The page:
As Tax Reform Goes, So Goes The Nation
Investors Business Daily
January 27, 2017
By Ernest S. Christian
The fate of the Republicans' signature reform of the tax code in 2017 will be an early indication of how well President Trump and the GOP Congress work together in remaking federal law and policy on a broad front.
Consistent with Republican orthodoxy, the GOP "Blueprint" for tax reform authored by Speaker Paul Ryan and Ways and Means Chairman Kevin Brady now includes dramatic cuts in personal and business income tax rates like those President Trump campaigned on.
Having helped to craft President Reagan's historic tax cuts in 1981 and labored in the vineyards of tax reform ever since, I admiringly call the Blueprint the best-crafted, most politically sophisticated and economically powerful tax reform proposal ever to see the light of day in Washington. If it is not enacted and signed into law largely intact, something is terribly amiss.
Border tax adjustments for imports and exports are the linchpin that holds Blueprint tax reform together and enables its dynamic combination of low tax rates and first-year expensing of U.S. plant and equipment to produce a huge boost to GDP and jobs growth — while remaining revenue neutral beyond the budget window and, therefore, eligible to be passed by a simple majority vote of Congress under reconciliation rules. Care must be taken not to start rearranging the Blueprint's highly interdependent parts.
The border tax adjustments are on their own merits good tax policy and result in a good deal for America. Right now, we have a bad deal in international taxation.
At present — because we have no border adjustments — the U.S. subsidizes imports (and importers) of foreign-made products by excluding them from U.S. tax even though the foreign country of origin has already excluded them from VAT tax. Conversely, the U.S. taxes exports (and exporters) of American-made products even though the foreign country of destination will tax them again.
The Blueprint will fix the problem by excluding export sales from the U.S. tax base and including imports in it. Importers will no longer be subsidized and exporters will no longer be penalized with double taxes. That amounts to a good deal for America.
The tax revenue from the import adjustment will more than pay for the export exclusion — and even better, most or all of the economic burden of the import tax will fall on foreigners who own or work for companies that wish to sell products into the U.S. market. Distinguished economist Martin Feldstein argued in these pages on Jan. 6, 2017, that because of induced changes in currency exchange rates, the entire burden falls on foreign labor and capital.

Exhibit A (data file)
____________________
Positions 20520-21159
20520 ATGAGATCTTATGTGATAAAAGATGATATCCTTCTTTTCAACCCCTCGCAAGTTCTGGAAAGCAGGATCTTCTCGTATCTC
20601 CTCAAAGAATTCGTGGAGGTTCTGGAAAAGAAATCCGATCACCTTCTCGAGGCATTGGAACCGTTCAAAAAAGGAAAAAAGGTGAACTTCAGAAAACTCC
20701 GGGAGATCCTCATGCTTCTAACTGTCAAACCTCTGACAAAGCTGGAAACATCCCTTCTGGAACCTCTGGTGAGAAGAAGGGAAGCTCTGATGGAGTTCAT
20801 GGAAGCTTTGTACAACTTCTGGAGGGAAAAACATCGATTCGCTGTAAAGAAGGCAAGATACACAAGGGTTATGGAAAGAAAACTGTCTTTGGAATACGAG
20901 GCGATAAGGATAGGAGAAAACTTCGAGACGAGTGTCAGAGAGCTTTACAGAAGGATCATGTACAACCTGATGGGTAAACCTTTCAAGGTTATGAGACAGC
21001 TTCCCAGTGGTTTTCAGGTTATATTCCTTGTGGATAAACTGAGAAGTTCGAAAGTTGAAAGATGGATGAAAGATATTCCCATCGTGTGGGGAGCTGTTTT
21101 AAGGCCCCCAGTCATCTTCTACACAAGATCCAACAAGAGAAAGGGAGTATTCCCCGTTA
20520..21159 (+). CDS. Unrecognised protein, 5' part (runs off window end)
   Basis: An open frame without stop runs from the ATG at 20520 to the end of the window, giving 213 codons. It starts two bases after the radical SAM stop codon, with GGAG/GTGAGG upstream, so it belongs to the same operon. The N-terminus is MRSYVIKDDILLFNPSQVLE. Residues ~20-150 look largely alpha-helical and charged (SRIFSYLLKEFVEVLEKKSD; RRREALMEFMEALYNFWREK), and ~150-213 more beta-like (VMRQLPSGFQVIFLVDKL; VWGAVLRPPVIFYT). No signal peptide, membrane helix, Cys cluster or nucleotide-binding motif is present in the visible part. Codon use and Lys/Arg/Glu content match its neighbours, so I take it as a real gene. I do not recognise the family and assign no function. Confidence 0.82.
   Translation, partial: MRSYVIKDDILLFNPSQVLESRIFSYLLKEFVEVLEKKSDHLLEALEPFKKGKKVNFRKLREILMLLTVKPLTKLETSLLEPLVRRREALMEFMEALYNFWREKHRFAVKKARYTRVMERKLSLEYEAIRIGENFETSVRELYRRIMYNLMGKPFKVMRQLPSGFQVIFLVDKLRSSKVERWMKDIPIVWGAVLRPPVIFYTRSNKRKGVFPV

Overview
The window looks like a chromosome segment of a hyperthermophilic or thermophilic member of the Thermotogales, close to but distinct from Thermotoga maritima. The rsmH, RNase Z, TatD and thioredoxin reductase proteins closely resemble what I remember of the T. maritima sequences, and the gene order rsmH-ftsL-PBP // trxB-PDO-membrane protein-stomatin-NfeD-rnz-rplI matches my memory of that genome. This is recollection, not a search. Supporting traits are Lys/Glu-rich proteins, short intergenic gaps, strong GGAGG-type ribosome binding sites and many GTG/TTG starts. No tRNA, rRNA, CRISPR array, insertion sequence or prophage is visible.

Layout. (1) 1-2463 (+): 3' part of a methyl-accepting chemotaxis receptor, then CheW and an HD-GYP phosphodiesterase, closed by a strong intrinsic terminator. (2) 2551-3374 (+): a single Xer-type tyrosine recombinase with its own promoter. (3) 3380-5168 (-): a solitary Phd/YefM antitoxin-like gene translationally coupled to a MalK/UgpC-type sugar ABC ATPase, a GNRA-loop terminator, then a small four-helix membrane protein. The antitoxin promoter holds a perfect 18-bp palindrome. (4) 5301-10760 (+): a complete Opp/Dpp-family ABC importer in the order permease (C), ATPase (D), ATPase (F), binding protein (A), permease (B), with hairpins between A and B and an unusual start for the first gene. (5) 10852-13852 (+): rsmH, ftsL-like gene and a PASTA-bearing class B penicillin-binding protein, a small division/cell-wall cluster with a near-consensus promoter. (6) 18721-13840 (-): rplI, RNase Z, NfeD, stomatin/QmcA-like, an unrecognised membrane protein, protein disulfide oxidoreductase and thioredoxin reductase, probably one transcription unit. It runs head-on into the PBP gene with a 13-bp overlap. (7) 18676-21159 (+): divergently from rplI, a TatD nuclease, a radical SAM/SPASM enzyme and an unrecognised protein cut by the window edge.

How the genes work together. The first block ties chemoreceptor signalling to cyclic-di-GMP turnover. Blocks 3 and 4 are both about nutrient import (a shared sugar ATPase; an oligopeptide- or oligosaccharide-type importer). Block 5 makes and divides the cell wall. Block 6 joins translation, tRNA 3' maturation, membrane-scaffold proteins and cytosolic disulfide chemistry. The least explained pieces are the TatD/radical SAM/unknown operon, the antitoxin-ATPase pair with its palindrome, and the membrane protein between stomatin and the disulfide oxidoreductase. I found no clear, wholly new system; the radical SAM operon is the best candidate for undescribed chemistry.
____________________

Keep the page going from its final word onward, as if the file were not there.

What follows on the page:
Whether exchange-rate changes occur that quickly or powerfully is perhaps problematic — but in a more humble and prosaic way, Economics 101 tells us that even with no exchange-rate changes, all or part of the economic burden will fall on would-be foreign sellers into the U.S. market that must lower their prices to absorb import taxes in those cases where there is (or quickly can be) a comparable American-made product.
The day President Trump signs historic Blueprint-based tax reform into law, America will become the best place to be for doing high-tech and low-tech business around the world. Indeed, the gold rush is already on by U.S. and foreign-owned companies alike. So powerful is the allure of Blueprint tax reform, and so certain are business leaders that President Trump will sign it into law, companies formerly being driven away from America are already announcing new investments and jobs in this country.
As a result of President Trump's big carrot/big stick policy, America will gain a much larger portion of the world's stock of physical and intellectual capital and good-paying jobs. And, here again, border tax adjustments play a key role. Companies can stay in (or move to) America, invest at a low-tax cost in plant and equipment and create jobs for Americans, while selling their products to a more prosperous consumer market in the U.S., or they can export their products tax-free all around the world.
American companies can build plants abroad and bring those profits back home tax-free for investment in America — but if they sell automobiles or other products from those foreign factories back into the American market, they will encounter the import tax adjustment or worse.
Border adjustments for imports and exports are not optional: They are mandatory if tax reform is going to work properly and create the most jobs and income growth. Indeed, without border tax adjustments we may not get comprehensive tax reform at all.
Christian is a veteran Washington tax lawyer who was the Treasury Department's Tax Legislative Counsel and Deputy Assistant Secretary for Tax Policy in President Gerald Ford's administration.